This week’s discussions at COP26 have positioned finance – and within that insurance – as the key lever that can help facilitate the transition towards a decarbonised, climate-resilient world.

World in hands


Government commitments may not be as robust as would ideally be the case, but the growing momentum within the private sector, coupled with rising public awareness of the need to act, creates a platform on which societal transformation can begin to take place.  

Over recent days the important role the industry can play in building resilience has been a recurring theme within several discussions this week, and is now widely recognised within the public sector.  

COP26: The Insurer Daily Bulletin | Edition 5 - Download here

As Eric Usher, who heads the UN Environment Programme Finance Initiative, said this week, insurance has a pivotal role to play. 

“The insurance industry plays a three-part role as risk managers, insurers and investors which uniquely positions the industry to help support the building of climate-resilient economies,” he said. 

Scaling up the wide ranging initiatives which have been launched to build societal resilience remains a challenge, but the creation of tools such as the Global Risk Modelling Alliance, launched by the Insurance Development Forum earlier this week, will help facilitate this process.

On Monday, the COP26 presidency programme will focus on addressing loss and damage - an area that sits at the heart of the insurance industry’s expertise.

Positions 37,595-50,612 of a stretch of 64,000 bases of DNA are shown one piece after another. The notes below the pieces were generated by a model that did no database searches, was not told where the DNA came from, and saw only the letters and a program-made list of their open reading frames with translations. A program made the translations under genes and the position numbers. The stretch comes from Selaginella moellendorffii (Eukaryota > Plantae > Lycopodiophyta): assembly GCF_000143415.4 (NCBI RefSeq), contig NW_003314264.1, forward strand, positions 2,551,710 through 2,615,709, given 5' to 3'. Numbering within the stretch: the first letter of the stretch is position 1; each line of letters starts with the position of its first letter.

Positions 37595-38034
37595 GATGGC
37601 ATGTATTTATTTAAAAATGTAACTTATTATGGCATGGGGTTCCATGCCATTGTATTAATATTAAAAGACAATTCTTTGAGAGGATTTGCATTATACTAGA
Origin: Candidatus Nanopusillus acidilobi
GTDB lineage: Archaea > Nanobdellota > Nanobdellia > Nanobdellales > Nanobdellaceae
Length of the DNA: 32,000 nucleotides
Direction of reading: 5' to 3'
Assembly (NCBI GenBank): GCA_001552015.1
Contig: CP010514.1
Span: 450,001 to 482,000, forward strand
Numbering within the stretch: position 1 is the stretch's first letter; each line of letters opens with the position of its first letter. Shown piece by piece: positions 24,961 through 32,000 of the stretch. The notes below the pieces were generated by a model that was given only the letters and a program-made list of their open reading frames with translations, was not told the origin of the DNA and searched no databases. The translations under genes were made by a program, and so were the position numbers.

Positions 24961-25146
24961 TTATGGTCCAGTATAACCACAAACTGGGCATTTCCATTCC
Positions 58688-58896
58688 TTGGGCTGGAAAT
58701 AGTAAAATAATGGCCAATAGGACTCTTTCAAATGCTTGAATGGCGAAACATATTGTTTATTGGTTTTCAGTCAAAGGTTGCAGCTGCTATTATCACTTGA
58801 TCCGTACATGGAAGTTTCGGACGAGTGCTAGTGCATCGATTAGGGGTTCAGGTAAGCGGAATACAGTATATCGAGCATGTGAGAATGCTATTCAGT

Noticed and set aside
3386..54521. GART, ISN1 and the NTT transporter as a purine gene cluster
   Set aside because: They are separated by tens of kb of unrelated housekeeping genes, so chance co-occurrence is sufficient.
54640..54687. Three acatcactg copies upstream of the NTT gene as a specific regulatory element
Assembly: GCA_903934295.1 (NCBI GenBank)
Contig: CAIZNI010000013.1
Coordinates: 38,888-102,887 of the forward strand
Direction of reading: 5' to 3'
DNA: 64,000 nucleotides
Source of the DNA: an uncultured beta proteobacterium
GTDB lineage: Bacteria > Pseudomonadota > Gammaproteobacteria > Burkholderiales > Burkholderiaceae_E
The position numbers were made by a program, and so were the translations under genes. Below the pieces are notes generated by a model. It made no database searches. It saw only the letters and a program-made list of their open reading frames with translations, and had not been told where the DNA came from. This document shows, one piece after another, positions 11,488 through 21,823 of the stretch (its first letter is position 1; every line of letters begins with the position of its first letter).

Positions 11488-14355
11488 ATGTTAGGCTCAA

In vulnerable countries, where insurance is not prevalent, extreme events can set back development and reinforce poverty. Support for risk pooling and transfer mechanisms has long been held by these countries and has been a feature of UN Framework Convention on Climate Change talks for two decades.  

While insurance is unlikely to prove a solution for slow onset events, such as sea level rise, it has a vital role to provide in helping manage the risk of extreme events (as well as reducing that risk through helping facilitate adaptation action).  

Look out for Monday’s edition of The Insurer’s COP26 daily bulletin which will provide an update on some of the key discussions of the day. 

In today’s news we report on an €18mn commitment from the German government to help establish a Premium Support Facility for African governments and humanitarian agencies wishing to purchase climate-related insurance through African Risk Capacity. 

Today has also seen the launch of Axa XL’s coastal risk index, a tool created to integrate the protective benefits of coastal ecosystems into insurance risk models. 

We also round up some of the key developments from an insurance perspective of the first week of discussions in Glasgow.

 

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